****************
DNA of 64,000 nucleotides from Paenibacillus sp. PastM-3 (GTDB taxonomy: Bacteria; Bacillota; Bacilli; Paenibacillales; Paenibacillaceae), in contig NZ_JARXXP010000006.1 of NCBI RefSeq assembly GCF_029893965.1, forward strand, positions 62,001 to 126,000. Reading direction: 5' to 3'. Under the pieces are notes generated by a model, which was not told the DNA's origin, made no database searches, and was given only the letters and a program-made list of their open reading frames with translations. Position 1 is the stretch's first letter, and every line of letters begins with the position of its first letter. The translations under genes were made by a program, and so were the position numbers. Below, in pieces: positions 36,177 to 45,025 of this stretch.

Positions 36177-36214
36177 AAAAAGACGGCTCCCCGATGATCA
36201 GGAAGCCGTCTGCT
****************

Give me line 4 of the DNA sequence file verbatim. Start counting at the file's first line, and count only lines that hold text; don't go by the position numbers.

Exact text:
36201 GGAAGCCGTCTGCT